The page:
Culture and Differentiation of Monocyte Derived Macrophages Using Human Serum: An Optimized Method

AUTHORS

Marie Saghaeian-Jazi 1 , Saeed Mohammadi 2 , * , Sima Sedighi 3

1 Student Research Committee, Golestan University of Medical Sciences, Gorgan, IR Iran

2 Department of Molecular Medicine, Faculty of Advanced Medical Technologies, Golestan University of Medical Sciences, Gorgan, IR Iran

3 Bones, Joints and Connective Tissue Research Center, Golestan University of Medical Sciences, Gorgan, IR Iran

How to Cite: Saghaeian-Jazi M, Mohammadi S, Sedighi S. Culture and Differentiation of Monocyte Derived Macrophages Using Human Serum: An Optimized Method, Zahedan J Res Med Sci. 2016 ; 18(6):e7362. doi: 10.17795/zjrms-7362.

ARTICLE INFORMATION

Zahedan Journal of Research in Medical Sciences: 18 (6); e7362
Published Online: June 14, 2016
Article Type: Research Article
Received: January 8, 2015
Accepted: March 11, 2015
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Abstract

Background: Monocyte derived macrophages (MDMs) are appropriate in vitro models to study the function of macrophages in immune related diseases. Not only most of the methods in literature for efficient MDM culture and differentiation are expensive but also they require specific equipment. However, there are some reports indicating that monocyte enrichment is possible through attachment. Purification and differentiation of macrophages occurs in media containing human serum or platelet depleted plasma without extra supplementations. Different variables such as incubation time and serum concentration affect this simple MDM preparation method.

Objectives: Here we represent an optimized simple method for MDM preparation from peripheral blood mononuclear cells (PBMC).

Materials and Methods: To introduce an optimized method we accomplished the present descriptive study. After PBMC isolation and monocyte enrichment in complete RPMI 1640 growth media, macrophages were cultured and differentiated using human serum. Efficient phagocytosis was evaluated using heat-inactivated Escherichia coli followed by SYBR staining. Geimsa staining of macrophages was accomplished to visualize the typical morphology under light microscopy.

Results: The derived macrophages have the typical morphology of differentiated macrophages and are able to phagocyte the heat inactivated SYBR stained E. coli.

Conclusions: This optimized method is a simple and cost effective method to prepare MDM with typical morphology representations able to phagocytosis efficiently.

Keywords

Macrophage Monocyte Differentiation Optimization

Copyright © 2016, Zahedan University of Medical Sciences. This is an open-access article distributed under the terms of the Creative Commons Attribution-NonCommercial 4.0 International License (http://creativecommons.org/licenses/by-nc/4.0/) which permits copy and redistribute the material just in noncommercial usages, provided the original work is properly cited.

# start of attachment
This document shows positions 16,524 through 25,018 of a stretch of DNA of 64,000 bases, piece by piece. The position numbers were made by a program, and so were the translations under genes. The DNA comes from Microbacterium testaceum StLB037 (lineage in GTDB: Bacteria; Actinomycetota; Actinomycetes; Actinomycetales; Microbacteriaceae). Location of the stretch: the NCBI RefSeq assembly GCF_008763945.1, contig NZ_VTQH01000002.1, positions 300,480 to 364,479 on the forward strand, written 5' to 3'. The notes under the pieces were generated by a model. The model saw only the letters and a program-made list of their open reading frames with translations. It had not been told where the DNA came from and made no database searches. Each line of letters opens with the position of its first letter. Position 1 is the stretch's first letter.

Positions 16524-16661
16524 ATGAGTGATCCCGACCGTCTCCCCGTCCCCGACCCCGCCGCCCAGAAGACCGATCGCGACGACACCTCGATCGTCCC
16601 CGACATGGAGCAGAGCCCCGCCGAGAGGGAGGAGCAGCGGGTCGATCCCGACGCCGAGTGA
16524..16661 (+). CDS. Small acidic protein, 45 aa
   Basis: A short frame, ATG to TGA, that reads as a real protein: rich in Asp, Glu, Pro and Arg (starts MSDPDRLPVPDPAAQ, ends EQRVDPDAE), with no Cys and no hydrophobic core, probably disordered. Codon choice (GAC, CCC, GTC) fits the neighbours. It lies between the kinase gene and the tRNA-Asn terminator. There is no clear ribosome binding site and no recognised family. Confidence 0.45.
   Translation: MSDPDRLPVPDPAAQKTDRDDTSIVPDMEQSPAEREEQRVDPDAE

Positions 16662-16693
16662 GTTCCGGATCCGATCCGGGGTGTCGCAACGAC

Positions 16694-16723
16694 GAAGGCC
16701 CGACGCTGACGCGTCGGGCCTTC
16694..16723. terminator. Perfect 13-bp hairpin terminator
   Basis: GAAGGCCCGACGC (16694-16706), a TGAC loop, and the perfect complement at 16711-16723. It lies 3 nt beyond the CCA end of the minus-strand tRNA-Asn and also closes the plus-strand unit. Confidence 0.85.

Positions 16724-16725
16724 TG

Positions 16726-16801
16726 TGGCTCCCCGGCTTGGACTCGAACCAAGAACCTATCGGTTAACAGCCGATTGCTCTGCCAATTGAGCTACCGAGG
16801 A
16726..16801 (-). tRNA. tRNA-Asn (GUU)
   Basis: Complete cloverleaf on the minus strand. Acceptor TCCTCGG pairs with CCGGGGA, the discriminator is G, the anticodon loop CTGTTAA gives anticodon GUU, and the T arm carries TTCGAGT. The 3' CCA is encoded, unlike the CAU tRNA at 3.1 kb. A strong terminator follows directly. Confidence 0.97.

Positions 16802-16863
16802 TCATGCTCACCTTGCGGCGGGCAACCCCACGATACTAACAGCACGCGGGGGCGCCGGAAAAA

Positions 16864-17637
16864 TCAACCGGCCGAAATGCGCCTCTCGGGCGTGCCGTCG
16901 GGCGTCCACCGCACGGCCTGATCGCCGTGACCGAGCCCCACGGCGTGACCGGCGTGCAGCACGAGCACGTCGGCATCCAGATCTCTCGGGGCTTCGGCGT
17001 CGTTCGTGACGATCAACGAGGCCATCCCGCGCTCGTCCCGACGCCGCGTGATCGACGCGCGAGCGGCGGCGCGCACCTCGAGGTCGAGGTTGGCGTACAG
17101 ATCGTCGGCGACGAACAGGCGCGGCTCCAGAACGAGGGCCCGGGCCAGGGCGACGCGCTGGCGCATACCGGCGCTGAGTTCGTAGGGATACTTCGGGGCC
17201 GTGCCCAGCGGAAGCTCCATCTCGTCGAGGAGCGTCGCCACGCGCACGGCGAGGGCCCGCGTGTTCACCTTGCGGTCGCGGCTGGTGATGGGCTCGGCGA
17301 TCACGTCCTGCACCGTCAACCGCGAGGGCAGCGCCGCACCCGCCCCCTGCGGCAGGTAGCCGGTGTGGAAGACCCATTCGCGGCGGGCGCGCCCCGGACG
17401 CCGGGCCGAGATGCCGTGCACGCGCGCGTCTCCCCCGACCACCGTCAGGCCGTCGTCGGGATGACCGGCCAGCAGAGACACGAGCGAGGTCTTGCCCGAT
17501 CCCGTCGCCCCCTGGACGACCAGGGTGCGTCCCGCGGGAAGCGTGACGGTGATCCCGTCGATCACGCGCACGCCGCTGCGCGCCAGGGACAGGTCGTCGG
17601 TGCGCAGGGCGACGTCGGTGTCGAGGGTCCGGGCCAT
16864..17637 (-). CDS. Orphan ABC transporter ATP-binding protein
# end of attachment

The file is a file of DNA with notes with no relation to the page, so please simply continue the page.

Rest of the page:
1. Background

Macrophages are professional scavenger immune cells which regulate innate and adaptive immunity responses [1, 2]. Interestingly, the proper function of macrophages is related to immune regulation in some infectious, autoimmune and inflammatory diseases [2]. To study the function of macrophages in vitro, the monocyte derived macrophage (MDM) is an acceptable and cost effective model [3-5]. Current protocols for MDM preparation require expensive process of monocyte purification by magnetic cell sorting (MCS) and needs colony stimulating factors such as granulocyte colony stimulating factor (GCSF) and granulocyte macrophage colony stimulating factor (GMCSF) for macrophage differentiation [6, 7]. However, there are some more simple and economic methods for MDM culture and differentiation [8-11].

2. Objectives

Here, we optimized an attachment mediated monocyte enrichment method following by the differentiation of macrophages in human derived serum [11] to obtain functional macrophages capable of phagocytosis.

3. Materials and Methods

We conducted the present descriptive study to introduce a novel and modified method for culturing and also obtaining functional macrophages using peripheral blood mononuclear cells (PBMC). The optimized procedure includes the following steps.

3.1. Peripheral Blood Mononuclear Cells (PBMC) Isolation

A volume of 10 mL venous blood was collected in a sterile tube containing 1.1 mL sodium citrate 3.8% as an anticoagulant [8] and centrifuged for 25 minutes at 3000 rpm. The buffy coat layer was separated and diluted in 4 mL sterile phosphate buffered saline (PBS) (37°C). The diluted buffy coat was overlaid on Ficoll-Paque (1: 1 ratio) followed by centrifugation in 2500 rpm for 10 minutes. The peripheral blood mono nuclear cells were precisely separated and washed with PBS (37°C) 3 - 5 times to eliminate any red blood cell (RBC) contamination.

3.2. Monocyte Enrichment

PBMCs were suspended in 5 mL RPMI 1640 (Invitrogen) supplemented with 1% penicillin-streptomycin (Invitrogen) and 0.5% human serum or platelet depleted plasma and incubated in original, gelatin 2% coated or plasma treated T25 tissue culture flasks in a 5% CO2, humidified, 37°C incubator for 3 hours. Then, the floating cells consisting of lymphocytes and remaining RBCs were removed by aspiration and attached cells were washed vigorously by PBS for at least 3 times. This wash step is critical for the purity of monocyte separation [9].